Now we're dealing with "Uncle Ned" history. Will, in later years, left behind some pretty windy stories. One (written down by his grandson) recalled the time he was shot at while he was in his room at the Grand Hotel. He described how he took Frank's gun off his dresser and snuck out of the hotel and up to the back of a saloon and shot Morgan Earp. In the same article he supposedly left $1,000 with Ike Clanton to have the Earps murdered. It sounds breathtaking, until you realize he was actually in Fort Worth at the time of Morgan's murder and found it out by telegram a day later. You be the judge. Another argument made in favor of the assassination money was that Will McLaury was a wealthy man. He wasn't at the time of his journey to Tombstone. His wife (mother of his three children) had died the previous August, and when he returned from Arizona, his law partnership of just one year dissolved. Two years later he complained that he didn't have enough money to keep a horse of his own.

What happened to Will McLaury after he left Tombstone?
Will's career in Fort Worth was a tough slog. In the fall of 1882 he remarried. His second wife's family was from Georgia, and with her he fathered five more children. By the mid-1880s his law practice fared much better, and he achieved being called "Judge McLaury" (although he was never actually any kind of judge). He was prosperous enough by 1904 to retire and bought about 900 acres of Oklahoma farmland.

Frank and Tom—good guys, bad guys or somewhere in between?
"Good guys" and "bad guys" is primarily the stuff of fiction. Frank and Tom McLaury were ordinary men with an ambition to make money and provide for their future. They adapted to the climate of the cattle business and consorted with law-abiding citizens and outlaws alike. They were also different from each other in temperament and skill-set. Tom had the business skills, Frank was good with his hands. Both were good men in the saddle and handy with a gun—necessary assets for men living on the frontier.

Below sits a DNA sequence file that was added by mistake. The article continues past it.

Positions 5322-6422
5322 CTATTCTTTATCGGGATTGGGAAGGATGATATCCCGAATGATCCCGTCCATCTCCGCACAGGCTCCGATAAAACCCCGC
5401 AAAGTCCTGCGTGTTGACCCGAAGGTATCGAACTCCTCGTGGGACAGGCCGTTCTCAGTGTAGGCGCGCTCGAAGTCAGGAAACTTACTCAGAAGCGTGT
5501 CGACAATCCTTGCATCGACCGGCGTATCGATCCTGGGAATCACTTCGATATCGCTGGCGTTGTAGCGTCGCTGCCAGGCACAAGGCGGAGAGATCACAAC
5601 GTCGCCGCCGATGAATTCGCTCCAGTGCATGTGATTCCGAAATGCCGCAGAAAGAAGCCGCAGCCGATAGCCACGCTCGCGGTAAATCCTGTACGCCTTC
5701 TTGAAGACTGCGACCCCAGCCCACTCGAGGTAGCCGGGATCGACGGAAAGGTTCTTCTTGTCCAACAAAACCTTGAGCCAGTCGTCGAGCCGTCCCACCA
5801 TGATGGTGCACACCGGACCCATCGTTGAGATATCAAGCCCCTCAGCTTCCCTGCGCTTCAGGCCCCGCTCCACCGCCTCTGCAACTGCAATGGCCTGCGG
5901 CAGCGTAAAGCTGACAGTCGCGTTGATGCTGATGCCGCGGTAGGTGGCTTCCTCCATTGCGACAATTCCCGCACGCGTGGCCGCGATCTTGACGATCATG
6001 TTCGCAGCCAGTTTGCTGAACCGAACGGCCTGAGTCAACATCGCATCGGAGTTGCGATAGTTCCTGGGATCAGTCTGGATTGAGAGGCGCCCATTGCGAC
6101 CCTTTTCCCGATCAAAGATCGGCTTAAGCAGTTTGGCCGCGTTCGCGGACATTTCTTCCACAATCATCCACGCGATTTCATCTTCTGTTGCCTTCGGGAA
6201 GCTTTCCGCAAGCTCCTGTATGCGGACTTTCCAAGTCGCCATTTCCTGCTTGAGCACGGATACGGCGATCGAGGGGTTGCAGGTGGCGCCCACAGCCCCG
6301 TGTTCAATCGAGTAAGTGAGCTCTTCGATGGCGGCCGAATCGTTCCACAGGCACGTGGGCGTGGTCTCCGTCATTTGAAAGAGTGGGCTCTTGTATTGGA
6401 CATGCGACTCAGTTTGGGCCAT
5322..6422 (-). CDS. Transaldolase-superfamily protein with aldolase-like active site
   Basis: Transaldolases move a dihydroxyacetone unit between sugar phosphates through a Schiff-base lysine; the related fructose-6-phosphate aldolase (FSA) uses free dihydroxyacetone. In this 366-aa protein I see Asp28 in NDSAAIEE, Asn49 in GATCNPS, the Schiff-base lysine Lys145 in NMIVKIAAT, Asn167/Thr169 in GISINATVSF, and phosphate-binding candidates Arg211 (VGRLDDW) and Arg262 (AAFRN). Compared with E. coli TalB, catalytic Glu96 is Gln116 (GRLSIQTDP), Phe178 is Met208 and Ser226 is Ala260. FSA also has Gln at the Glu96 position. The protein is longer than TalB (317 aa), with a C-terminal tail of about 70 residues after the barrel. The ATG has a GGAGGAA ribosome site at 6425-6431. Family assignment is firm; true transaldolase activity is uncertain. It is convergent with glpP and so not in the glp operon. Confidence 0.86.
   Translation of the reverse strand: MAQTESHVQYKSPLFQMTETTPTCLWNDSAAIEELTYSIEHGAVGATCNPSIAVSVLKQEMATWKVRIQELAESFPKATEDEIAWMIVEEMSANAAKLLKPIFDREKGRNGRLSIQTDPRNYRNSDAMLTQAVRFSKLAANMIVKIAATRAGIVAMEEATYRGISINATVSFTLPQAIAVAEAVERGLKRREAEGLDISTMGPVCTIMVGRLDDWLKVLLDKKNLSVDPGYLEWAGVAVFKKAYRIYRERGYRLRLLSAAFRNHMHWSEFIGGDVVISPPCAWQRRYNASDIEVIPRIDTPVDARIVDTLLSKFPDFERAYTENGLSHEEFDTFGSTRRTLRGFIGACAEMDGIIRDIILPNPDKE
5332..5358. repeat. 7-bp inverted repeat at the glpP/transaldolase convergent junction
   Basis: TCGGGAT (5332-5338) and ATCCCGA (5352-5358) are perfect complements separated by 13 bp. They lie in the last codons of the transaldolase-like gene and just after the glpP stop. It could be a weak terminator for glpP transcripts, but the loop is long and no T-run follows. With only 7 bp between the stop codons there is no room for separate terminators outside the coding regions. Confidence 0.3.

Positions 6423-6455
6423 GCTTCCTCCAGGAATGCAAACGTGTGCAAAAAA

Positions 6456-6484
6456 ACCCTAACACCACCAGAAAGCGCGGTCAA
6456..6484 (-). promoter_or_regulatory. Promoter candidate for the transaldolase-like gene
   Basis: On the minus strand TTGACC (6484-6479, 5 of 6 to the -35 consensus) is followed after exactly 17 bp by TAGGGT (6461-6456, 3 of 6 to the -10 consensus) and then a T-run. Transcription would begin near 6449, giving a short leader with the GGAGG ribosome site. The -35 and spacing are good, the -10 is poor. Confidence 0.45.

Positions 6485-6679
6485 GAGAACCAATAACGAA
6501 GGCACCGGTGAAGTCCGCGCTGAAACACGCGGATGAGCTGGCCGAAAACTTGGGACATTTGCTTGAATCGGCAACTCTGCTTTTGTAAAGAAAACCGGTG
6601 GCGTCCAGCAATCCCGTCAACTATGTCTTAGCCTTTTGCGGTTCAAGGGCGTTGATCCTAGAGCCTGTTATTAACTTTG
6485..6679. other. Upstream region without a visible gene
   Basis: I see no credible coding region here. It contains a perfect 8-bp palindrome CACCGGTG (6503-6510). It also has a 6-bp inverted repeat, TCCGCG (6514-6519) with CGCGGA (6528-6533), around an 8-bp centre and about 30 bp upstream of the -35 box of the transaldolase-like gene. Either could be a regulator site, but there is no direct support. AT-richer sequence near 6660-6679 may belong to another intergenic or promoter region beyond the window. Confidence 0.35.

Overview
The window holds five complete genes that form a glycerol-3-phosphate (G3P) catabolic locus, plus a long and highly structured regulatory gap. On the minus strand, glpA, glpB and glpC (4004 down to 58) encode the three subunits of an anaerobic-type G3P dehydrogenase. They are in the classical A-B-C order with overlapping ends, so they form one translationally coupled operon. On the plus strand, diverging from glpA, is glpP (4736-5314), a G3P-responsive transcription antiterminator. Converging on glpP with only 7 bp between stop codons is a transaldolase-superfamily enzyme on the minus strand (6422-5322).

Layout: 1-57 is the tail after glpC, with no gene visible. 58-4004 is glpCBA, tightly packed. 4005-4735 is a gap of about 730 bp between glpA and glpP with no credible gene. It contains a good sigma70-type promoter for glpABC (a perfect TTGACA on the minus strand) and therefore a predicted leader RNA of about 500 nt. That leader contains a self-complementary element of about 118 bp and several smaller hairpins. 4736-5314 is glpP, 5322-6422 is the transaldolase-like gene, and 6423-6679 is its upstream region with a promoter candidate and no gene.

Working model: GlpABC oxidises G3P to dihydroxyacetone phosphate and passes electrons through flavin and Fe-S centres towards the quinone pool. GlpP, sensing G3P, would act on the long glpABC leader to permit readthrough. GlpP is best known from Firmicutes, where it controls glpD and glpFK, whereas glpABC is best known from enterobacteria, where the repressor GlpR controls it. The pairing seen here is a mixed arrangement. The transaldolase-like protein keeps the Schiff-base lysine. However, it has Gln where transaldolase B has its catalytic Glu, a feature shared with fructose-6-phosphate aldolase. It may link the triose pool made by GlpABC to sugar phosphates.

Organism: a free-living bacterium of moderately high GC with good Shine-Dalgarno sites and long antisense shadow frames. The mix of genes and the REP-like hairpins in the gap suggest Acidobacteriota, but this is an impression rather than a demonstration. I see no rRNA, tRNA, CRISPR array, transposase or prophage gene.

And Will McLaury?
As I said, he exhibited some of the temper most associated with Frank, and he made his share of questionable choices. His letters from Tombstone contain a lot of what I describe as "Hamlet" passages; he was equally desirous of vengeance and justice by due process of law. I believe the latter won out. His later life and career were exemplary.

Why are we still fascinated by those events of October 1881?
The story is a tangled weave of personalities, events and happenstance. The roots of it were laid long before, and the tendrils of the aftermath scattered in many directions. Some of what fascinates us is about what we know, but there is much more to know—and that is fascinating.

What's next for you?
My book on the McLaurys came out of my own deep fascination about those events and a special angle (which occurred to me at age 14) that the losers had people who grieved their passing, something that never happened in all the Westerns I ever saw growing up. Later, I made a promise to the McLaurys' grandnieces that I would write the book. I fulfilled that promise 25 years after making it. That's sort of a life's work. I have an idea to pursue Tombstone's social life of that era, focusing especially on three musicians: Myron Kellogg, Mendel Meyer and Thomas Vincent.

Any closing thoughts for prospective researcher-writers?
The best moments as a researcher are the surprises. Finding evidence that the McLaury's nephew, Charles Appelgate, was in Tombstone helping his uncle or that Frank took on a new name (instead of Robert) after spending a month in jail in Iowa were like finding gems embedded in the earth. I guess researchers are prospectors, too. As a writer, weaving multiple layers of fact and giving them a narrative voice was a great adventure, which is probably my best motivation for going further. I'm still interested in Tombstone and those events.


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One Response to “Interview With Historian Paul Lee Johnson”


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    [...] Interview With Historian Paul Lee Johnson (historynet.com) Share this:TwitterStumbleUponFacebookTumblrPrintPinterestEmailRedditGoogle +1LinkedInDiggPocketLike this:Like Loading… This entry was posted in Cinematography, guns, History, Media, Movies, Nostalgia, reality or fiction and tagged badass western, DocHolliday, Earp brothers, Gunfight at the O.K. Corral, Ike Clanton, Johnny Ringo, Kurt Russell, Movies, OK Corral, Ringo, the Cowboys, Tombstone, Val Kilmer, Western, western movies, Wyatt Earp. Bookmark the permalink. [...]